When the pizza shows up with short rib and custardlike burrata cheese ($14), it's as beefy on top as the crust is crackling and somehow supple underneath, with spiking flavors of caramelized onion and roasted garlic ($14). And a dish with half a rotisserie chicken ($18) on black-eyed peas and greens with its crisp skin and fall-apart meat tastes too good to be true. And like that, it's gone from the evolving menu a week later. You push your luck with the kind-but-absentee waiter and order tiny square dessert bites of semisweet blue-cheese brûlée with apple butter ($2) and chocolatey sticky toffee pudding with bacon ice cream ($8) that tastes like fat left overnight in the pan, and finally the bill shows up and you're free.

At late dinner, a few prices have gone up, and the place is structured more like fine dining. Or a hospital after you've had a baby. A parade of people stop by, and you have no idea who some of them are, because not everybody makes an introduction, and every uniform is different: the bar guy with a fedora and giant wristwatch, the wine expert in business black, a manager in a suit, runners in T-shirts, one of whom cops an attitude over a harmless joke about the food. The waitress is your duty nurse, the one you turn to for comfort and advice.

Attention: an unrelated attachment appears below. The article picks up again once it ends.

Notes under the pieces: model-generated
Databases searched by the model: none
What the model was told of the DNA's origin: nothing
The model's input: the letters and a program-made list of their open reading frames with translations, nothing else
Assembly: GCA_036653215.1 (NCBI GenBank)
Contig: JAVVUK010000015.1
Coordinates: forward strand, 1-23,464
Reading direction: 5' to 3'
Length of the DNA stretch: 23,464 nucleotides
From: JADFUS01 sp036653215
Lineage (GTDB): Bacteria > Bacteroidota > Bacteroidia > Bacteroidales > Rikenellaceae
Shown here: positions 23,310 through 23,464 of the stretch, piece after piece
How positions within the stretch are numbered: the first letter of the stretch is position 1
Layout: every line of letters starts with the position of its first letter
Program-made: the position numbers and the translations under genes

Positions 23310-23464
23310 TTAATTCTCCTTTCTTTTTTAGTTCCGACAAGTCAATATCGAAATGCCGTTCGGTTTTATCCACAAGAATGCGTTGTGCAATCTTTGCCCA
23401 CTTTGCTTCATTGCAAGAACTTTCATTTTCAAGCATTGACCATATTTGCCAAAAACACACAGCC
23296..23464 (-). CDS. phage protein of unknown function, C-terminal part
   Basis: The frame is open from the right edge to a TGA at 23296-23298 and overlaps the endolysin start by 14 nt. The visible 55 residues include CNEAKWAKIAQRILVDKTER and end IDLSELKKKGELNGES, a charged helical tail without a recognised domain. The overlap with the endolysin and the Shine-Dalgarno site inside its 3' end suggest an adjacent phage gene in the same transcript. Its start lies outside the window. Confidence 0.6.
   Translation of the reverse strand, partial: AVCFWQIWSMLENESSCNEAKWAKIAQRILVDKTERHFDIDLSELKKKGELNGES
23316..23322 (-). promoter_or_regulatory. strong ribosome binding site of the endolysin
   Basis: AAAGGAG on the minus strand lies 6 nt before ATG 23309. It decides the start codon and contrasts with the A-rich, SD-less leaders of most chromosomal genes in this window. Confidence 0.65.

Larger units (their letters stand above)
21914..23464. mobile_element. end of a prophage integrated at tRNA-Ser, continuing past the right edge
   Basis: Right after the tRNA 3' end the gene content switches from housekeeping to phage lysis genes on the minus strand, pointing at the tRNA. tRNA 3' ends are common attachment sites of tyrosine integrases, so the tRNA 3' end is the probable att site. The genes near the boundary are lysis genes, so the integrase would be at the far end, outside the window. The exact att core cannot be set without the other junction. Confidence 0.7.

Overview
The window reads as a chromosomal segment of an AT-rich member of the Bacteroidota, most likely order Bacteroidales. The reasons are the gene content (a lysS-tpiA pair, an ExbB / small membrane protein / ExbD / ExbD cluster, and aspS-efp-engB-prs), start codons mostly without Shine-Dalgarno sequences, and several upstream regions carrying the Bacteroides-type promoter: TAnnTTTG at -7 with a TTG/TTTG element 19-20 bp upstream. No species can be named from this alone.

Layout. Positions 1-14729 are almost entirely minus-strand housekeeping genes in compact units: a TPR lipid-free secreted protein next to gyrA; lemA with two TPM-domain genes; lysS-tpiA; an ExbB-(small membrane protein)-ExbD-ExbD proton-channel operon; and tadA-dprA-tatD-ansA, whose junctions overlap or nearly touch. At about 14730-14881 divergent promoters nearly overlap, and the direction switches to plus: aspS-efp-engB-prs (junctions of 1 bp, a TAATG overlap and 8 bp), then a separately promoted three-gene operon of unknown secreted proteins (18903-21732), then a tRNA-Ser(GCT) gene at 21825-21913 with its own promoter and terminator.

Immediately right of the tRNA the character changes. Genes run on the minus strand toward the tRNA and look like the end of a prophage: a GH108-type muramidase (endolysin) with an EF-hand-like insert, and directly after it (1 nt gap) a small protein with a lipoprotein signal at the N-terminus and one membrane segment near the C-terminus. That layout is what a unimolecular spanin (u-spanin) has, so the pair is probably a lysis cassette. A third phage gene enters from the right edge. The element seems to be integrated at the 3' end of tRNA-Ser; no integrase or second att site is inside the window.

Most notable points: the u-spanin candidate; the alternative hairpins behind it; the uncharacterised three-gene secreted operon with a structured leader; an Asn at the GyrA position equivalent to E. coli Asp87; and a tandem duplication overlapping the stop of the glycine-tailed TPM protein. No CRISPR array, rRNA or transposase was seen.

You order nighttime dishes, things like a little casserole of pulled rabbit ($10) topped with mashed potatoes and cheese like a shepherd's pie. The standup dish of dressed romaine lettuce leaves next to it seems like an affectation, the same way a Gin & Jam cocktail really is just an $8 glass of cold gin with a jelly spoon stuck in it. And the little veal meatballs ($8) are overcooked and underseasoned ($8).

Pizza to the rescue again, with that perfect crust, this time finished with pomodoro, basil and mozzarella ($12), and you wonder why they don't make a bigger commotion over how good the pizza is. Or for that matter, the ravioli, firm pockets of pasta filled to bursting with goat and ricotta cheeses, with green olives and arugula, refreshing lemon notes and Meyer lemon gremolata for texture. It's a satisfying $10 dish, compromised only by its lukewarm temperature.